A man who found Truth (with a capital T) in nature and studying Native American culture, Henry David Thoreau is a very important figure in American history and literature. Best known for his book Walden, which is a transcendental analysis on the meaning of life, it is safe to say that Thoreau is read by pretty much every student in America. Prior to his death, Thoreau was asked if he had made his peace with God. He replied, "I didn't know we had quarreled." Shockingly, Thoreau died of (ready for this?) tuberculosis in 1862. However, before he passed from the material to the spiritual realm, he uttered the names of his two loves: "Moose. Indian." Yeah. I couldn’t make this stuff up. Pretty anticlimactic for a man known for pontificating on the meaning of life.


6 Edgar Allan Poe

 

Talented, intense, and twisted, Edgar Allan Poe is the master of the suspense genre. Although he is best known for his horrific short stories such as "The Tell-Tale Heart" and "The Cask of Amontillado," Poe is actually tradmarked as "The Father of the Detective Story." Sir Arthur Conan Doyle, writer of alll things Sherlock Holmes, coined this term in regards to Poe, saying that he was a "model for all time." As so, it seems fitting that Poe's death in 1849 is shrouded in mystery to this day. While traveling through Baltimore, someone (quite possibly Poe himself) drugged him so severly that he was found laying in a gutter, deleriously ill. While suffering in a hospital bed just before he died, Poe yelled out, "Lord, help my poor soul!" However, death did not stop Poe from continuing his writing career. Lizzie Doten, a well-known medium of the time, claimed she had written some poetry that Poe had dictated to her from beyond the grave.

5 Dylan Thomas


Welsh writer and drunkard, Dylan Thomas became a literary icon at the remarkably young age; he was just a teenager when he was first published and soon became a household name in the U.K. He was best known for his countless poems and the novel Under Milk Wood. Charged with energy due to his success, Thomas began traveling the world doing readings of his work, which were known to be fantastically flamboyant as if he was acting instead of simply reading. Late one fateful October night in 1953 after partying in New York City with some friends, Thomas famously remarked "I've had 18 straight whiskies. I think that's the record." Yes, broke the record he did, but unfortunately those were the last words he ever slurred. Thomas died from alcohol poisoning shortly after. In other words, the whiskey won the war.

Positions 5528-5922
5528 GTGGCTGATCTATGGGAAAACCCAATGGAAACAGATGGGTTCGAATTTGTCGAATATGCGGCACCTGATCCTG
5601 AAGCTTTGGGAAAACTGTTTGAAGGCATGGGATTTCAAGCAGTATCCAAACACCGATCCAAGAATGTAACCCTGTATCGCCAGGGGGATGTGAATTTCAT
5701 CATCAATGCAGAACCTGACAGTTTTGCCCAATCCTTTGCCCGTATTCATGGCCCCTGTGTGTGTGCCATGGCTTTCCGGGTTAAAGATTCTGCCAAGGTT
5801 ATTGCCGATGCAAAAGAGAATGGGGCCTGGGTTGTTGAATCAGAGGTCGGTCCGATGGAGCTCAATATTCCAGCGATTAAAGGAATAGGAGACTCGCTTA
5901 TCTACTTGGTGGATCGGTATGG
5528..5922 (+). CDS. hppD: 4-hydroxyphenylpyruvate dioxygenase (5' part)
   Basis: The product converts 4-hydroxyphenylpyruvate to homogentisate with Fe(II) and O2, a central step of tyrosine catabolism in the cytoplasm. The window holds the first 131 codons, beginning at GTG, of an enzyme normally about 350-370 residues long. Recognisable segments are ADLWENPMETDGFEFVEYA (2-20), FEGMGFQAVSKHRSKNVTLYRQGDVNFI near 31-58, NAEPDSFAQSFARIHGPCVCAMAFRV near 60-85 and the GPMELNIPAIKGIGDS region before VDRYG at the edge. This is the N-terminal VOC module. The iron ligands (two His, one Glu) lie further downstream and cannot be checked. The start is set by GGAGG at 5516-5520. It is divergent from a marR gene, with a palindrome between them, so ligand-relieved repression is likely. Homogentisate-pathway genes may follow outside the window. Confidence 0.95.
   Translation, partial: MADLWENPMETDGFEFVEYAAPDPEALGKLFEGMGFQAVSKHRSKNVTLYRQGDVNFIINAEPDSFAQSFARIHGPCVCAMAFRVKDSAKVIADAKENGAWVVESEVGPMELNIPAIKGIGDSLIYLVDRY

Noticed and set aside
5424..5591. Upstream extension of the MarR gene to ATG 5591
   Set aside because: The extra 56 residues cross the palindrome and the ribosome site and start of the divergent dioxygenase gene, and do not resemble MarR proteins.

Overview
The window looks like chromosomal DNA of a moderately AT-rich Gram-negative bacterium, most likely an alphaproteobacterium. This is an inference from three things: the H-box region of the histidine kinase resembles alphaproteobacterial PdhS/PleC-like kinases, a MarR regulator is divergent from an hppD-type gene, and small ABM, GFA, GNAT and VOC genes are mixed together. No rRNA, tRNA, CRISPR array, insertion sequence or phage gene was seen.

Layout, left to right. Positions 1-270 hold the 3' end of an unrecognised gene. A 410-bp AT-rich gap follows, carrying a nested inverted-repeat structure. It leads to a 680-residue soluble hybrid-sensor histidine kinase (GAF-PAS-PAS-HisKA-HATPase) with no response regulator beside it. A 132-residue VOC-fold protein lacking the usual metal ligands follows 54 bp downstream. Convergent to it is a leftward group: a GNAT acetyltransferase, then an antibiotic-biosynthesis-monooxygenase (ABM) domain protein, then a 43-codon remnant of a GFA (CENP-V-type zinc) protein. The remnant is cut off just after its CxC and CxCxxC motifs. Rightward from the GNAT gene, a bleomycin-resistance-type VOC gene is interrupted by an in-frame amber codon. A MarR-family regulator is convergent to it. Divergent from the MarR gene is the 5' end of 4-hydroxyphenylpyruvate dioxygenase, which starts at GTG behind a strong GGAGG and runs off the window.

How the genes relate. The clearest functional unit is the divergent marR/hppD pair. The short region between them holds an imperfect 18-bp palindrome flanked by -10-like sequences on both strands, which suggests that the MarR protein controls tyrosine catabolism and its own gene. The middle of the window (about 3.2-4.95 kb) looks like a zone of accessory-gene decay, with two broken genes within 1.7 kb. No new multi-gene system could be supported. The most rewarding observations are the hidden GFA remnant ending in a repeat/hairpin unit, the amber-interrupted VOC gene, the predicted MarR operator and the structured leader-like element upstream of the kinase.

4 Oscar Wilde


Irish, extravagant, and wild, Oscar Wilde was a big name in Victorian society and remains one of the most popular writers in history. Best known for his novel The Picture of Dorian Gray, Wilde was an intelligent graduate of Oxford. Like Thomas, he traveled around reading his work until 1895 when he was arrested and sentenced to two years for, literally, being gay. Due to the embarrassment, his wife left the country taking their children with her. Wilde was released in 1897 and moved to France under a pseudonym. For the last three years of his life, Wilde was penniless, alone, and obviously depressed. He died of meningitis in 1900 at Hotel d’Alsace in Paris. It is a widely rumored that Wilde’s last words were: "My wallpaper and I are fighting a duel to the death. One or other of us has got to go." The wallpaper is still there.